Nigel Kerr, Coronet Peak Ski area manager, said the maintenance team led by Mark Sommerville had come upon the idea to put the trees to use.

“Wilding pines are non-natives and pests on the land. As part of our Kaitiaki [guardianship] responsibility we have a revegetation program for their removal, and the planting of thousands of native alpine grasses,” he explained.

“But the pines also happen to be great Christmas trees, so there was potential to do something more than just eradicate. But for us it’s not about making a dime.”

 He said they approached Happiness House to ask if they would like donations from the tree sales, and they were delighted.

Queenstown Cares initiative about wilding pine eradication from ski area Coronet Peak

Christmas trees from ski area Coronet Peak ready for delivery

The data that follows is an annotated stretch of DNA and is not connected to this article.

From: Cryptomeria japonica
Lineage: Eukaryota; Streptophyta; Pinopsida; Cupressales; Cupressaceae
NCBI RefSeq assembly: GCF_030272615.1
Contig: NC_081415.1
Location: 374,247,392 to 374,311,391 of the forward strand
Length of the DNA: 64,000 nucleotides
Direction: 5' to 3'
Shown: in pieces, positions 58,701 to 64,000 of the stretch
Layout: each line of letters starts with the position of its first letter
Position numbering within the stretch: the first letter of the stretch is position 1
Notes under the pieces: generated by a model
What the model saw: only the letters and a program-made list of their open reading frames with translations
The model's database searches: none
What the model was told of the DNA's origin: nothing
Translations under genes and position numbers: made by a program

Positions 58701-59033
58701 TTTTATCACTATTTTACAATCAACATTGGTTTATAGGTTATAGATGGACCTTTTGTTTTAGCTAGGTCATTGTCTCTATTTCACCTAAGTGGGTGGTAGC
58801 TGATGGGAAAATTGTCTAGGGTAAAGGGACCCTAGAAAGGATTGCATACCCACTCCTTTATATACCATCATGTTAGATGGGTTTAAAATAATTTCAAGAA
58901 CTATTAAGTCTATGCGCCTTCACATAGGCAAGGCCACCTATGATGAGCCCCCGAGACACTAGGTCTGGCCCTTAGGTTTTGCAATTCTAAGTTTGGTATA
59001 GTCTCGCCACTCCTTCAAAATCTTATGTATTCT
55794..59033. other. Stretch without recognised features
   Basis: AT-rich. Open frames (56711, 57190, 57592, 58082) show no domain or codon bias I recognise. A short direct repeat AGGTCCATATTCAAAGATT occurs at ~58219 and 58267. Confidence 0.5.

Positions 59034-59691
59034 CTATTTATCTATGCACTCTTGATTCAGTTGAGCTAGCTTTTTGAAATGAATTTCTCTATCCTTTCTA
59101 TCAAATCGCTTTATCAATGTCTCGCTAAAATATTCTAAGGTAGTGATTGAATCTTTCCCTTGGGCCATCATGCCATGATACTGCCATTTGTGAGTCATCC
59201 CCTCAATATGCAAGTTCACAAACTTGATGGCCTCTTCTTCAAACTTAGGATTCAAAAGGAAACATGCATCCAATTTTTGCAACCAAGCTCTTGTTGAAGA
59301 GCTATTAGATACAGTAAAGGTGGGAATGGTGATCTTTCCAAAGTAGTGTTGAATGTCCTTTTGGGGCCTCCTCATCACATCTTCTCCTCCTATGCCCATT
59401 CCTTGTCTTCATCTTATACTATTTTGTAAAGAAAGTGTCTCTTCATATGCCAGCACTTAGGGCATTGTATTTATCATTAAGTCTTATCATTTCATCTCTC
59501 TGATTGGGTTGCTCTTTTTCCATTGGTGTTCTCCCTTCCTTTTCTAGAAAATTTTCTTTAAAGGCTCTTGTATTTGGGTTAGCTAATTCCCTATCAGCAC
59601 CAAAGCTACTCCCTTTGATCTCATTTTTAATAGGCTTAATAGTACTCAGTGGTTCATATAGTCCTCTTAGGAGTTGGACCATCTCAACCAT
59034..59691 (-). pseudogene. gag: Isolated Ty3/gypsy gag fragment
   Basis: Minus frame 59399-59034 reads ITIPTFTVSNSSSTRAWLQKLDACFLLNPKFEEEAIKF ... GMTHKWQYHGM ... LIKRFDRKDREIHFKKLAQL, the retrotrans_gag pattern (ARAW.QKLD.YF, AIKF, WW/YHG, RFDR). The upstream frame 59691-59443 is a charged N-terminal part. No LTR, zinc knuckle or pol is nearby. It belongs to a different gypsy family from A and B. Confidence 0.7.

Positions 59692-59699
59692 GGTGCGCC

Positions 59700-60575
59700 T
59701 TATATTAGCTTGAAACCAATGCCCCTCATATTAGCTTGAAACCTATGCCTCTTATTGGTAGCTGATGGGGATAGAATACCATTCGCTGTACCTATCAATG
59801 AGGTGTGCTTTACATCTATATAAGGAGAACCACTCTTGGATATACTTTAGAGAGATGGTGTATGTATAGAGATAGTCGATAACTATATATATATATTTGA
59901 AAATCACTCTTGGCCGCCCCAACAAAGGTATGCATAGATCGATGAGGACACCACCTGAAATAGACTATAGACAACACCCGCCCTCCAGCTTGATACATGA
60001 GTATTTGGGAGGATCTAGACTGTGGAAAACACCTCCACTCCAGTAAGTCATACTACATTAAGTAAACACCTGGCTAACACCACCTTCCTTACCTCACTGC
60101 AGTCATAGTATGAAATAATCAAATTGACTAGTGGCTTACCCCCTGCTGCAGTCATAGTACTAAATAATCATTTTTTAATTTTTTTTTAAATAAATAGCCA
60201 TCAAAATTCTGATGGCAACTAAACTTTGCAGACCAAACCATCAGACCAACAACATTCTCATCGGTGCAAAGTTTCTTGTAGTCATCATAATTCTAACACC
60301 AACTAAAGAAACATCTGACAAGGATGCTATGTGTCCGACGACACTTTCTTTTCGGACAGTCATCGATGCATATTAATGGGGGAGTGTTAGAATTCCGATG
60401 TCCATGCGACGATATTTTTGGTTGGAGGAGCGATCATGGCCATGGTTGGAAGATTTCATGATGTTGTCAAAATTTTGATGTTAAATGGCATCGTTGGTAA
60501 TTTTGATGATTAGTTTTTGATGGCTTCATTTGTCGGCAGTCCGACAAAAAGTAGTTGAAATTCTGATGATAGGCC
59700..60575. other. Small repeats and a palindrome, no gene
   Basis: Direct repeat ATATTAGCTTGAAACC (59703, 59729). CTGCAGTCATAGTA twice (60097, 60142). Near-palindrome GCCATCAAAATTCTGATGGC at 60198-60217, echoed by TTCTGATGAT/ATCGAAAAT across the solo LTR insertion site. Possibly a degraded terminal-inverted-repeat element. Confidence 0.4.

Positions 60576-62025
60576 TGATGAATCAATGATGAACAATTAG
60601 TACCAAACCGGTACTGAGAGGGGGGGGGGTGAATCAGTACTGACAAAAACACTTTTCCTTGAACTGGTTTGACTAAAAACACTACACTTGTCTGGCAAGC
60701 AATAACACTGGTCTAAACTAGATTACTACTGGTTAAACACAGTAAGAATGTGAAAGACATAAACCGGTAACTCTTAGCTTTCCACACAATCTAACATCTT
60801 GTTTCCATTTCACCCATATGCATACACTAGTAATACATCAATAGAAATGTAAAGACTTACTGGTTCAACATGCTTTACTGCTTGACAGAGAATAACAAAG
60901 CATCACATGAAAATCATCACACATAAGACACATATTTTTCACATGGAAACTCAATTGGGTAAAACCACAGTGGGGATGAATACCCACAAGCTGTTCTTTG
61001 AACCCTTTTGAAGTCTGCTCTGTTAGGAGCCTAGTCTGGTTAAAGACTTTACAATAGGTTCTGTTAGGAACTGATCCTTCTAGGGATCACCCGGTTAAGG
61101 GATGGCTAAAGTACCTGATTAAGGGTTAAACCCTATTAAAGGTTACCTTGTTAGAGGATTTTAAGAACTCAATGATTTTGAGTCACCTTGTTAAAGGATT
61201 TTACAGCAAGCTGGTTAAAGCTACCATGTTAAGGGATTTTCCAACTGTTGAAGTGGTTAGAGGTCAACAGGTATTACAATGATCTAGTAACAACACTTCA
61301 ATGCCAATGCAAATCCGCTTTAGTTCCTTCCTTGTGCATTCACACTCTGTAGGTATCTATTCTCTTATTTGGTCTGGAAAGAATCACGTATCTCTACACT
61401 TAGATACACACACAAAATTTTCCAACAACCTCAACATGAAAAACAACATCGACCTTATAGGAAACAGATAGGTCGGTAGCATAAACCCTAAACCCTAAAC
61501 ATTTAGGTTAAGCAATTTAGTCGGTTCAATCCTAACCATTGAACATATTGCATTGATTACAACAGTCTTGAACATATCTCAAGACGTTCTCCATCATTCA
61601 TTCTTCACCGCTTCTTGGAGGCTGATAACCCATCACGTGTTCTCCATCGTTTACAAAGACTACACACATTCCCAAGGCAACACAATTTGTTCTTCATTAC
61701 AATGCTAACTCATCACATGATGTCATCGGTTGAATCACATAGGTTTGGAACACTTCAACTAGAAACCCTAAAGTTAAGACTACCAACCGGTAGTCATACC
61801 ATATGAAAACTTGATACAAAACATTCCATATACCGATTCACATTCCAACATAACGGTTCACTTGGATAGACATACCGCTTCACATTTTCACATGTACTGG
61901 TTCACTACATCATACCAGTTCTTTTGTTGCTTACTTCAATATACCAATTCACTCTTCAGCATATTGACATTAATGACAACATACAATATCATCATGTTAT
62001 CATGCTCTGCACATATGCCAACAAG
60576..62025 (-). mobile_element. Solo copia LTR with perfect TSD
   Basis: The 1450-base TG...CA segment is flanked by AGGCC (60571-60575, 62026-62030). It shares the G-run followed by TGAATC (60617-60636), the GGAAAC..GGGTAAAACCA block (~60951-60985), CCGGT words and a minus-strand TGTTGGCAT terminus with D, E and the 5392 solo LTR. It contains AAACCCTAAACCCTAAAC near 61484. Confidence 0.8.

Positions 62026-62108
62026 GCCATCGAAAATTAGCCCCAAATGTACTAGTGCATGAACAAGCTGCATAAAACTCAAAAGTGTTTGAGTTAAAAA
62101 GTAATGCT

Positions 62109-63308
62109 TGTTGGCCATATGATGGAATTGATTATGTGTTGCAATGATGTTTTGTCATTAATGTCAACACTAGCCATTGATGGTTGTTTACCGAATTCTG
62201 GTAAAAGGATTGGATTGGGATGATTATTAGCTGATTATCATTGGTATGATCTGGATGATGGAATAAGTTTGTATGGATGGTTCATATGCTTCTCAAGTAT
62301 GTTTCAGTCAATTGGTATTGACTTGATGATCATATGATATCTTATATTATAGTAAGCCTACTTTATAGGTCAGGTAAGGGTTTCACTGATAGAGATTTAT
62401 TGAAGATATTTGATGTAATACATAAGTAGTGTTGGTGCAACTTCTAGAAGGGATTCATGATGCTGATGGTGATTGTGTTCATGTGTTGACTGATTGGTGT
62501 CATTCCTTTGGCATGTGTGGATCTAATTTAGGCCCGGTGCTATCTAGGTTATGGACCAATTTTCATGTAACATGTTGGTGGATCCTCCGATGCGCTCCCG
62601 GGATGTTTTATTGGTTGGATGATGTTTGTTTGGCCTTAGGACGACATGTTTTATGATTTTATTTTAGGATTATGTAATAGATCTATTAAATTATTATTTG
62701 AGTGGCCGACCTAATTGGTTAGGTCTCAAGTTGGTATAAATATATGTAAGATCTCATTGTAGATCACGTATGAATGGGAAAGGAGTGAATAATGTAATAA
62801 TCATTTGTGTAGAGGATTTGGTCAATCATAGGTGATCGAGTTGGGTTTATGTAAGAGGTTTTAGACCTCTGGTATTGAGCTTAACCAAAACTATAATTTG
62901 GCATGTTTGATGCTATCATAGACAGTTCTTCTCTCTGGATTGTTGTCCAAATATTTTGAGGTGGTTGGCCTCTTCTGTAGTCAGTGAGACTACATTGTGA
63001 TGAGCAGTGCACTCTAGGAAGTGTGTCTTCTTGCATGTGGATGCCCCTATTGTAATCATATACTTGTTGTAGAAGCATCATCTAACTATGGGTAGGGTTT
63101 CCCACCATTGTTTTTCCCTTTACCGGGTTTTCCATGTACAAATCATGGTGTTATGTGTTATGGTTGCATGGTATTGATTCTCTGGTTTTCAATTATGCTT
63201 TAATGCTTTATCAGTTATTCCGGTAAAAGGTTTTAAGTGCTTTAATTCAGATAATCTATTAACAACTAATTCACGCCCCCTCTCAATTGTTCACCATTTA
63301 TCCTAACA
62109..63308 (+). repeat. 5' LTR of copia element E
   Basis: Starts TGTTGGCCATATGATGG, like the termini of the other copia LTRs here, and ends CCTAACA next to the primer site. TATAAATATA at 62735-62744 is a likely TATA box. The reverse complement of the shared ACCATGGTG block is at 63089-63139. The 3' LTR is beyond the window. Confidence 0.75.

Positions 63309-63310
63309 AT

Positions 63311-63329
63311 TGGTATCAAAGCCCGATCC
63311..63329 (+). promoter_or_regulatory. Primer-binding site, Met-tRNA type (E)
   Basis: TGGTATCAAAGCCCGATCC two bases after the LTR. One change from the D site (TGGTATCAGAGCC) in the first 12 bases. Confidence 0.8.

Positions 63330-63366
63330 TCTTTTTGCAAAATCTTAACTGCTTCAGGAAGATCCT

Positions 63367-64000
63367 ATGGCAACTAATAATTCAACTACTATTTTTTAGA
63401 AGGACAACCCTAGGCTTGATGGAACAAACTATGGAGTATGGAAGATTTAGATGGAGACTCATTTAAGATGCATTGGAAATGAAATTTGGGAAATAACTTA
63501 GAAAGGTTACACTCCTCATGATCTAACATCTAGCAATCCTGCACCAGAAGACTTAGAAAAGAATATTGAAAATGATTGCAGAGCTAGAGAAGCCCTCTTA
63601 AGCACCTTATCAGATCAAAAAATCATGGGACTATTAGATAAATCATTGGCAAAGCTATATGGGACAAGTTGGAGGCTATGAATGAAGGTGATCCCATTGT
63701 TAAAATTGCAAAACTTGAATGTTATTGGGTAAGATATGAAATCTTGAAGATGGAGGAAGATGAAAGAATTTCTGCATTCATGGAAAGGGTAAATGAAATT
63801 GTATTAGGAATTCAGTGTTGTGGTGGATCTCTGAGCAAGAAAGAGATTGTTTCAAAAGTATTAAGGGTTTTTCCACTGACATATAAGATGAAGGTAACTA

Christmas trees from ski area Coronet Peak ready for delivery

 Happiness House manager Karen Stuart said they were grateful for the assistance.

 “We provide the community with social services to support healthy and empowered lives and that can range from helping with Christmas gifts and hampers during this time to offering our popular Friday produce day that runs year round to help with high living costs.

 Happiness House is a central safe and welcoming location on Park Street with an outdoor area and op shop. 

 “We rely on funding from local businesses such as Coronet Peak, so we’re delighted with this initiative,” said Karen.

 The initiative has been running annually since 2017, and in the first 24 hours that the page was live 76 trees were sold.

 “People are keen to support the initiative,” said Nigel.